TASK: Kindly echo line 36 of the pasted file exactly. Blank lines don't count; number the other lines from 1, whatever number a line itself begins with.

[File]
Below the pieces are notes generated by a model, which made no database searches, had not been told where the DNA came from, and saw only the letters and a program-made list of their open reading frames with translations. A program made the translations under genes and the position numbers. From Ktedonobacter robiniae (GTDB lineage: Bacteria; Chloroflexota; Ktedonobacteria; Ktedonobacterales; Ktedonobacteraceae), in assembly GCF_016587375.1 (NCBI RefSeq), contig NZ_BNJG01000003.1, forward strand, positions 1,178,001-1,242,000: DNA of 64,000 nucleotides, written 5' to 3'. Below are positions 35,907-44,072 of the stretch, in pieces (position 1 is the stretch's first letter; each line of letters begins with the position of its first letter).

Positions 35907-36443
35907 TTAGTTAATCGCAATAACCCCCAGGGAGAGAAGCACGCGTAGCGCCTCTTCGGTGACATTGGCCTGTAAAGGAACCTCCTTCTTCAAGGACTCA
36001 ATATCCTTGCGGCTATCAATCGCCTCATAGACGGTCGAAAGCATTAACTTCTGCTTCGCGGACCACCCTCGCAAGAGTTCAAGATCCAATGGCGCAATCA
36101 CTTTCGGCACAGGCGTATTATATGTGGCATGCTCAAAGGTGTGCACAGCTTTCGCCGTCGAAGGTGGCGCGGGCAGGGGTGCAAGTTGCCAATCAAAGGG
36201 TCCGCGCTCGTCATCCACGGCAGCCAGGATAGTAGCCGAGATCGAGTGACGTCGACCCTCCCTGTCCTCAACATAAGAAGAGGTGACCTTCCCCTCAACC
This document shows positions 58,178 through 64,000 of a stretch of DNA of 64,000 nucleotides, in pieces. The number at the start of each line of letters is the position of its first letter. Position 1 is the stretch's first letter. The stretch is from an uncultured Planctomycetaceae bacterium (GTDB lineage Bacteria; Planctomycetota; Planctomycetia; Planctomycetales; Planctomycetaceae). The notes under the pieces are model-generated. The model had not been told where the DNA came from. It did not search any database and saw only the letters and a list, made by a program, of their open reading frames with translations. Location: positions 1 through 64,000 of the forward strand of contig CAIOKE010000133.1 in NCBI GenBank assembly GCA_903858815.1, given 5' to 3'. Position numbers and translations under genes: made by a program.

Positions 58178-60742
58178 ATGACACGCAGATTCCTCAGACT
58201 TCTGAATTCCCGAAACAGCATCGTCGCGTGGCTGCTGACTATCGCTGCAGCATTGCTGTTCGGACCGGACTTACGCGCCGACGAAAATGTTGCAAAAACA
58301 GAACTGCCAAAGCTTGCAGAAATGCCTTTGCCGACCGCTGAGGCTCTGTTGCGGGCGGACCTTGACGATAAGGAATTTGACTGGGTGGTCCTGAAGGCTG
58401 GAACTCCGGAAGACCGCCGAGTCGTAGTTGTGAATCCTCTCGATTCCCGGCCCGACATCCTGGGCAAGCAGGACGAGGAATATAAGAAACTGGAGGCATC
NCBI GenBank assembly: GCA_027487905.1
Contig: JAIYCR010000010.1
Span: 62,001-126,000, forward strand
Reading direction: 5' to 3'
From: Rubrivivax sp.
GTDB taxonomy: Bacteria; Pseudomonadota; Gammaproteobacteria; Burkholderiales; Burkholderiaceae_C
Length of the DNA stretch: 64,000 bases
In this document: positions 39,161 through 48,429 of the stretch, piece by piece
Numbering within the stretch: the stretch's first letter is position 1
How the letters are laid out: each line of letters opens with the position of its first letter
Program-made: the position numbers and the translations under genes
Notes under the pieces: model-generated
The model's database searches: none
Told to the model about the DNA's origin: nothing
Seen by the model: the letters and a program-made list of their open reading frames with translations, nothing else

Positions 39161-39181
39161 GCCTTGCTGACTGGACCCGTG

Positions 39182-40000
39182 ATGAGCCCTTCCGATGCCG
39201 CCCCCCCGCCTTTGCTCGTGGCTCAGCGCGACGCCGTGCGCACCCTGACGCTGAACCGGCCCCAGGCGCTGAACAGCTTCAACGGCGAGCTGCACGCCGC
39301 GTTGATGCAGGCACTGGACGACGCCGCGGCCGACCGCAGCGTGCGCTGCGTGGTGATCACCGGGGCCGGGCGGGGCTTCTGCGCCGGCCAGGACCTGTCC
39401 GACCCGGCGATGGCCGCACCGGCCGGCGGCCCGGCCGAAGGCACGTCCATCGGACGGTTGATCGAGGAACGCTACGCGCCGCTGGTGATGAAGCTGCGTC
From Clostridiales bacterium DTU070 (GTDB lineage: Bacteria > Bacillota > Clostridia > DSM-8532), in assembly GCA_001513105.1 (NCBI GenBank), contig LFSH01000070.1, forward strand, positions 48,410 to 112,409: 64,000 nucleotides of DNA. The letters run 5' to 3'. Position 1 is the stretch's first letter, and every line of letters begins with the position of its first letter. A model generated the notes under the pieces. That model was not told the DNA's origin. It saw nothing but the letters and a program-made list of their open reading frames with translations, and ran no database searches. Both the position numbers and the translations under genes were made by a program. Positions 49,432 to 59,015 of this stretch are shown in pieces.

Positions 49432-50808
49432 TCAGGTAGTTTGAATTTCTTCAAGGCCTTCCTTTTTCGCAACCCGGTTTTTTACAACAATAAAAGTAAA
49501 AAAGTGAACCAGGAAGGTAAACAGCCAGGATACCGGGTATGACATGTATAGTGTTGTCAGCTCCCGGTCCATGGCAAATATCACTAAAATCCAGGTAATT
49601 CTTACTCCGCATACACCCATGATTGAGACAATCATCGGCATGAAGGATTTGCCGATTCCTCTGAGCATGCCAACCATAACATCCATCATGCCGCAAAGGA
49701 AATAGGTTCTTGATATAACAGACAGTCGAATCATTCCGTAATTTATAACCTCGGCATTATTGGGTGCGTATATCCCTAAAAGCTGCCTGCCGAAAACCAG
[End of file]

Positions 49432-50808